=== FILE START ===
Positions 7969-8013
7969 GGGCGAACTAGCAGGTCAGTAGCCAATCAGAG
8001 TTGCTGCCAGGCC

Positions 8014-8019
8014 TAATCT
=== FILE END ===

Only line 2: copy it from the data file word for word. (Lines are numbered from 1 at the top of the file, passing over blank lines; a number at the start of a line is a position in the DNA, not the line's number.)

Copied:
7969 GGGCGAACTAGCAGGTCAGTAGCCAATCAGAG